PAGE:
culine assertiveness and as his utilization of the female’s power and accessibility into the system for his sustenance. He is sometimes sadistic, sometimes loving towards the Black woman in her dual role as protector and emasculator. His role as the super-masculine pimp is an ingenious compromise between manhood and infantilism. He is both “baby” and “Daddy” and his lady is both “baby” and “Momma.” In The Game one must be an actor at all times, and fantasy is employed so freely that often the actors lose sight of reality. They all know, however, that the curtain can fall at any time to end their act, and so they are out to play it for all it is worth while they have the stage. The pimps’ and the hos’ lives can seem very dramatic and a swift way to make one’s mark in the world. Black ghetto society thrives on gossip about who did what “crazy” deed. “Fame” and “rep” (reputation) are established by a person’s individual qualities, not by what he does for a living. The Life is set up to focus attention on the personal qualities of the players precisely because they don’t “work” for a living, but gain money through sexual or personal attractiveness. Going into The Life is a way to achieve instant recognition, notoriety, and comparison with other “famous” characters in the ongoing ghetto folklore of heroes and martyrs which is generated by everyone and enjoyed by all. While everyone in the ghetto is an actor and a spectator in the soap opera, some are major characters. If one is a former major character, one is still remembered by the audience in the role that made one “famous,” and so having fallen does not mean one is a nobody; in fact one may have acquired more “soul” in the process. To succeed in the ghetto year after year is somehow less “soulful,” and the audience is respectful, but a little bored. To be entirely successful like the boss player and leave your ghetto audience behind is unforgivable, unsoulful, worth a few boos, and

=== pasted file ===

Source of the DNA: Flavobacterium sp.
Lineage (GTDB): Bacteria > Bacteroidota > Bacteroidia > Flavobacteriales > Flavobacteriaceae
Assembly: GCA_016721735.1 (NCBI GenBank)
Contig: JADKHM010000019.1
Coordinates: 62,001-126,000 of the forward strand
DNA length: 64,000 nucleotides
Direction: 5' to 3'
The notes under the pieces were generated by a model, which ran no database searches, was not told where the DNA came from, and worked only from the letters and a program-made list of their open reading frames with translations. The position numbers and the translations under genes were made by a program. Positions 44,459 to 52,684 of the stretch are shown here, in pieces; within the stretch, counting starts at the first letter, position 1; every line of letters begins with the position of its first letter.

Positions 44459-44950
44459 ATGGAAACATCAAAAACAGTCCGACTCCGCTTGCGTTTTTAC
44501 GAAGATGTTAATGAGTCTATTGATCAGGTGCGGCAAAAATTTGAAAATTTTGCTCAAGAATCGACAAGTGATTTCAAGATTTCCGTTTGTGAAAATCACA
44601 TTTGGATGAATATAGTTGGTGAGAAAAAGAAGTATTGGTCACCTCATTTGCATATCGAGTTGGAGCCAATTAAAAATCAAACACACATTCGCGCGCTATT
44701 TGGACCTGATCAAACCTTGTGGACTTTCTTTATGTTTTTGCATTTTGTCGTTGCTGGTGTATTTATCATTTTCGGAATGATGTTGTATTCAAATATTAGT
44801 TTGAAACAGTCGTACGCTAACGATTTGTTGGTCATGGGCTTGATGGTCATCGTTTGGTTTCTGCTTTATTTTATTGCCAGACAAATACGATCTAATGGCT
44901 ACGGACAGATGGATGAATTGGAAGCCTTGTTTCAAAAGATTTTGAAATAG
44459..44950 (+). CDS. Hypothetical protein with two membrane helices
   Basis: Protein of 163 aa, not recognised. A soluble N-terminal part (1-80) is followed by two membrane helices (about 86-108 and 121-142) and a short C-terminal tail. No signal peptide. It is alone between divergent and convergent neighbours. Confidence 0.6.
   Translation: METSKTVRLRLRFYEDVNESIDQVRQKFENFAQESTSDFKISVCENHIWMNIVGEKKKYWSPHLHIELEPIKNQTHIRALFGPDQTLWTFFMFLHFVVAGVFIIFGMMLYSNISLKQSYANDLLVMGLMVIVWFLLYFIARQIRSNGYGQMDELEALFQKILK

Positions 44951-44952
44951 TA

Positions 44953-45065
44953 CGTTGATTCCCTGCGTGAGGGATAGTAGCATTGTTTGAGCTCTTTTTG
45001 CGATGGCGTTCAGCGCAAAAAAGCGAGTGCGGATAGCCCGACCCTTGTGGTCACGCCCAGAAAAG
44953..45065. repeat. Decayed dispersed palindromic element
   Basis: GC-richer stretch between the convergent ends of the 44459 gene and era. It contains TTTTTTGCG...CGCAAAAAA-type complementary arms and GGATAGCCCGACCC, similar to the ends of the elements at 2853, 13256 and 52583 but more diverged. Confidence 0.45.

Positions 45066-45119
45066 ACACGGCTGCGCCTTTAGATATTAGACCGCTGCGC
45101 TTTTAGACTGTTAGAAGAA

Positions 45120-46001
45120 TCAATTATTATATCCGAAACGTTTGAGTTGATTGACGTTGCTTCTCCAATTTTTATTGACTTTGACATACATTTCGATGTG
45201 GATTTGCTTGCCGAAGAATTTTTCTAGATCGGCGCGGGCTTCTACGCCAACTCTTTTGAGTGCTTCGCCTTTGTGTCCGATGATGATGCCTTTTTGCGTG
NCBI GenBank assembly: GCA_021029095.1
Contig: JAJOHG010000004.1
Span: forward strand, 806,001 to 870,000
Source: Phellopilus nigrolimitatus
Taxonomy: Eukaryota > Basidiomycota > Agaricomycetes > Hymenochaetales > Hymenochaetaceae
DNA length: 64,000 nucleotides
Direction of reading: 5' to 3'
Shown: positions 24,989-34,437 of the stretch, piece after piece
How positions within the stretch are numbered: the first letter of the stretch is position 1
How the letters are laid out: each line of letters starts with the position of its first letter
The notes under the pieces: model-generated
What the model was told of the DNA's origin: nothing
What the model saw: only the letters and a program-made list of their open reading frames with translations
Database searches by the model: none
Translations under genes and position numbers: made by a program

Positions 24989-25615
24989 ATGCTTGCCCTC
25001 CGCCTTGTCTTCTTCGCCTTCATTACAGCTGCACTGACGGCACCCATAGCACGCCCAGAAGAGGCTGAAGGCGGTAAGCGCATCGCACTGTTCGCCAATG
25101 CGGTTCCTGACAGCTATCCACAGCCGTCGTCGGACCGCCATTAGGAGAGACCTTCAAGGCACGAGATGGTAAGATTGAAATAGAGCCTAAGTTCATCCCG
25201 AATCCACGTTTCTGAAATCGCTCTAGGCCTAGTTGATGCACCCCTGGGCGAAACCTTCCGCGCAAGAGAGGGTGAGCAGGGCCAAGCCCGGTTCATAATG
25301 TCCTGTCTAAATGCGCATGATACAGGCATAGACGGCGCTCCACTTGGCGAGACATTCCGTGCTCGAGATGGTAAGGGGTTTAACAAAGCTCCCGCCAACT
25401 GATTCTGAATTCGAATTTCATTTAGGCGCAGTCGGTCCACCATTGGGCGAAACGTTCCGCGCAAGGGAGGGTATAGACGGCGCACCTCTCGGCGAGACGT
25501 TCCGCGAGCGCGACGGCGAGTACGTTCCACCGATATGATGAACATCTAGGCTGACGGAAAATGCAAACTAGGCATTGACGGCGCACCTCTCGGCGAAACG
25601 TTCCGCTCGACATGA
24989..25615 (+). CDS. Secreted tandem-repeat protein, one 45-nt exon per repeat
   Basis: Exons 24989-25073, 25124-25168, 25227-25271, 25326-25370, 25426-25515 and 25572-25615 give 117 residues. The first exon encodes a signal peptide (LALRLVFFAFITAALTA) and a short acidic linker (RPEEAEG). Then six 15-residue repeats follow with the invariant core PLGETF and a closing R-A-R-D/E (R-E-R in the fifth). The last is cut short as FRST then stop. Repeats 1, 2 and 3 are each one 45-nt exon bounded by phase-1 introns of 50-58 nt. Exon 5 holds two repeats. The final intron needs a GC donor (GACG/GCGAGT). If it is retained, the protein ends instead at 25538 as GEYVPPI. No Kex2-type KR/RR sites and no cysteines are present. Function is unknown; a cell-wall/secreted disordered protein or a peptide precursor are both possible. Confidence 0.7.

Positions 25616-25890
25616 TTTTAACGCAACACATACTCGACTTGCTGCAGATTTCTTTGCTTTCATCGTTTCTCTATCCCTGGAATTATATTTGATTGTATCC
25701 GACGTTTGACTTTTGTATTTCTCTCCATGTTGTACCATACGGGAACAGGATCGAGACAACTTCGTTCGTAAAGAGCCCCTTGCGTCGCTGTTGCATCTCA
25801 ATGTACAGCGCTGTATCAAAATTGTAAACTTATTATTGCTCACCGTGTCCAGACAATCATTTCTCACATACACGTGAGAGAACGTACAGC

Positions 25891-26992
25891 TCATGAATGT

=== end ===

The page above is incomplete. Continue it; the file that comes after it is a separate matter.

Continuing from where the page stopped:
then final failure: to be forgotten in the mythology of your own time. Sadism, Masochism, and Violence Harris reported that a trick paid his woman thirty-five dollars extra to scream out and struggle as if she were being raped. He said, “This meant more to him than balling her because it was like he was dominant, you know. At home he’s probably so passive, the Milquetoast type, you dig?” Steve said it is difficult for a ho to tell whether a trick is violent or not as one of his women went all the way through a session only to have a White man pull a gun on her. Although he didn’t use the gun, the man kicked her in the stomach “calling her ‘you fine Black bitch, you have such good pussy’ and let her go.” Every ho fears meeting up with a violent trick, for beatings and even homicides are not uncommon. During the study one ho was thrown out of the window of one of the best hotels in the city. Naturally, sweet little old men are the most prized customers. Although San Francisco and the whole West Coast is called the “slow track” and its players “sweet macks,” The Life here has its violent side. Madame X said, “Maybe one pimp out of a hundred will treat a lady right.”